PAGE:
Faculty of law blogs / UNIVERSITY OF OXFORD

Brexit, Covid-19, and Possible Frameworks for Future UK/EU Financial Governance Cooperation


Elizabeth Howell
Assistant Professor of Law, London School of Economics and Political Science


Time to read

3 Minutes

The EU project is at an inflection point. Intra-EU alliances are altering in light of the UK’s departure, and the EU is grappling with a constellation of crises, including the continued fallout from the financial and eurozone crises, which has also spawned populist movements in some Member States. The EU’s financial markets remain segmented and there is limited appetite for completing the Banking Union. The second stage of Brexit negotiations also collided with the unfolding Covid-19 pandemic, a medical emergency that has placed economies around the world under tremendous strain. This crisis has consumed governments’ attention with respect to managing the spread of Covid-19. It has also reinforced the primacy of the nation-state in a time of crisis and produced new divisions within the EU with respect to forming a collective strategy for tackling its economic fallout. The combination of issues amounts to a ‘polycrisis’ for the EU, aspects of which raise existential questions about the future of the EU project.

My working paper, available here, focuses on one strand of the debates generated within this polycrisis: future UK/EU cooperation with respect to financial governance or the mechanisms which support financial market regulation and supervision. The paper discusses the importance of the financial services sector to the UK and the EU, reflects on the various financial governance crises facing the EU and explores how these may generate the space for innovation. In this regard the paper then examines potential institutional frameworks for future UK/EU financial governance cooperation.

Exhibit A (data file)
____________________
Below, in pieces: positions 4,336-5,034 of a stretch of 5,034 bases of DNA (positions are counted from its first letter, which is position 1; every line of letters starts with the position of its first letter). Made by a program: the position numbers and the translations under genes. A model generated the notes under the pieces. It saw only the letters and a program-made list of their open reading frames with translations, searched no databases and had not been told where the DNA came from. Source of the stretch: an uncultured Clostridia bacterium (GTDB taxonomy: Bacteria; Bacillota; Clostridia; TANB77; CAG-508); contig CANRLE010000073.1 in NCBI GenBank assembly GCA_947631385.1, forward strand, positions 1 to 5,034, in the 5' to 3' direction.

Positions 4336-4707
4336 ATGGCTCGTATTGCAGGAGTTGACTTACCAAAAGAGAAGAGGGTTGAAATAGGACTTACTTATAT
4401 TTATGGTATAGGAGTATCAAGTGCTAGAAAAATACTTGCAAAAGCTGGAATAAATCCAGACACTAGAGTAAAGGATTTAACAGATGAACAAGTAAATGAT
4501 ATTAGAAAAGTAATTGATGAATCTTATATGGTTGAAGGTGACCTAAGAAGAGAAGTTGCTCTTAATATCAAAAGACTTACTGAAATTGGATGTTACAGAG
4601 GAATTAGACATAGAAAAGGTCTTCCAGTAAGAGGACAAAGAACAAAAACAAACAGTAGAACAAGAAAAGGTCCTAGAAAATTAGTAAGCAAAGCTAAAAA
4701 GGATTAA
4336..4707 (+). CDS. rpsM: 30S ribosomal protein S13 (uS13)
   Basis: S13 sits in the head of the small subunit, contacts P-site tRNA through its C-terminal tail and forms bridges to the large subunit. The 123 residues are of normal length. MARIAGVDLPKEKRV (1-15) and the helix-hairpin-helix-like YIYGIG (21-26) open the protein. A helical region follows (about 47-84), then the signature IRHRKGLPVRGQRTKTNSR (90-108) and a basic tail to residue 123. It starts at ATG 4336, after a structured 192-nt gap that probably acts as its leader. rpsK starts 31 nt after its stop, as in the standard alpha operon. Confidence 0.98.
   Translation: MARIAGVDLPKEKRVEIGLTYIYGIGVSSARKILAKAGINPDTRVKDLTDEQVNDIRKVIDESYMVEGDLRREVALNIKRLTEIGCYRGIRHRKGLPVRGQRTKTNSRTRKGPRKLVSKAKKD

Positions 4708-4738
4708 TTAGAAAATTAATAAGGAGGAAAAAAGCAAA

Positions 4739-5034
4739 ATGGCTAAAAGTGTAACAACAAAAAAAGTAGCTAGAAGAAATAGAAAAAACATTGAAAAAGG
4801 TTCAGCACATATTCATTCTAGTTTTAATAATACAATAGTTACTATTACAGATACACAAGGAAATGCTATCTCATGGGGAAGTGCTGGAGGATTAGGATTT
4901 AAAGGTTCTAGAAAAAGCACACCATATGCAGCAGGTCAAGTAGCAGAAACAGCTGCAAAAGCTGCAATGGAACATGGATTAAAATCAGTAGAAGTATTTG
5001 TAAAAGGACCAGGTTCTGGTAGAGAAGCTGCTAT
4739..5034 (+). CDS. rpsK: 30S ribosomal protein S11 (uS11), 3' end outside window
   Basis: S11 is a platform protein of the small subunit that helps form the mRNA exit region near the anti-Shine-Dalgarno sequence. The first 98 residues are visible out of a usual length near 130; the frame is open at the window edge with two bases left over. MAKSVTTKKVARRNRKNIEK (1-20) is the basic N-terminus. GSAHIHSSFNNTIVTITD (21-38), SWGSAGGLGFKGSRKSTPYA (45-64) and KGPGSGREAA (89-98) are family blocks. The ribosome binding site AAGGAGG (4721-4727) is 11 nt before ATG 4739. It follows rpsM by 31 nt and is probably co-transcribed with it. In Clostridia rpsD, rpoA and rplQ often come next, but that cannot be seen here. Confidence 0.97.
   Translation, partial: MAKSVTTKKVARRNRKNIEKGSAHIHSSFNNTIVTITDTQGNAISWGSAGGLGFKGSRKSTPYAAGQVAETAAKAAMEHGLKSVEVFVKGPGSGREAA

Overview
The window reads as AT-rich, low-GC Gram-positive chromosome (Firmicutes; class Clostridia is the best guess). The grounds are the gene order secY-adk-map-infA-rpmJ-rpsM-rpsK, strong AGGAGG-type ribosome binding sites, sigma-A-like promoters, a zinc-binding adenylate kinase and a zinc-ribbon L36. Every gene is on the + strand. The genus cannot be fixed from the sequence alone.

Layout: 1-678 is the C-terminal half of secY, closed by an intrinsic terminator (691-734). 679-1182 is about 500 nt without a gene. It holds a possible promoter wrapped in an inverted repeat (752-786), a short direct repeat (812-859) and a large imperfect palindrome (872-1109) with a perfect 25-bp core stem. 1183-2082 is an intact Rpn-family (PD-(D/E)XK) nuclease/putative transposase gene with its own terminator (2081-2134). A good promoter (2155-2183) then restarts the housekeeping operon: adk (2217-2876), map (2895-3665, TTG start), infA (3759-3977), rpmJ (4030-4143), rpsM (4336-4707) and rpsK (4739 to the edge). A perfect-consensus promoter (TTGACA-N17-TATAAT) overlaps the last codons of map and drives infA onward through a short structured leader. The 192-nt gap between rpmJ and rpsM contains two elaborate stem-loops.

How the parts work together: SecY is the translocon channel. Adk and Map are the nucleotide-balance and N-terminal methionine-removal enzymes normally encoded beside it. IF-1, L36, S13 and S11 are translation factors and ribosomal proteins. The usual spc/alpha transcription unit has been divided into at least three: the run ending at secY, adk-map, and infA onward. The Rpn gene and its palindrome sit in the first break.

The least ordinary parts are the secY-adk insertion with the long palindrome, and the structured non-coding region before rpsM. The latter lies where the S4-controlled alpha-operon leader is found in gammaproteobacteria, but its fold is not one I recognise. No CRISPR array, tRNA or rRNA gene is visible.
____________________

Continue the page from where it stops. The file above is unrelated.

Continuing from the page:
On the one hand, any ambitious and innovative developments may appear unlikely in the short-term, especially given the various UK/EU political tensions that have arisen post-Brexit. Moreover, the short-term UK/EU vision regarding a future financial governance relationship refers expressly to establishing only ‘regulatory cooperation’ and the UK/EU Joint Declaration on Financial Services Regulatory Cooperation adopts a light-touch approach, providing that the parties will agree a non-binding memorandum of understanding to further such cooperation. Nevertheless the paper suggests that there is greater scope for more dynamic solutions over the longer term. In particular, the paper highlights the nature and significance of the EU/UK interdependence in the field of financial services. Given this, the paper shows that it should be in the mutual interest of the EU and the UK to develop a new financial governance relationship based on a high degree of cooperation between the two jurisdictions. Such a framework would enable the existing, deeply integrated cross-border flows in finance to continue and would assist in sustaining employment and growth throughout Europe.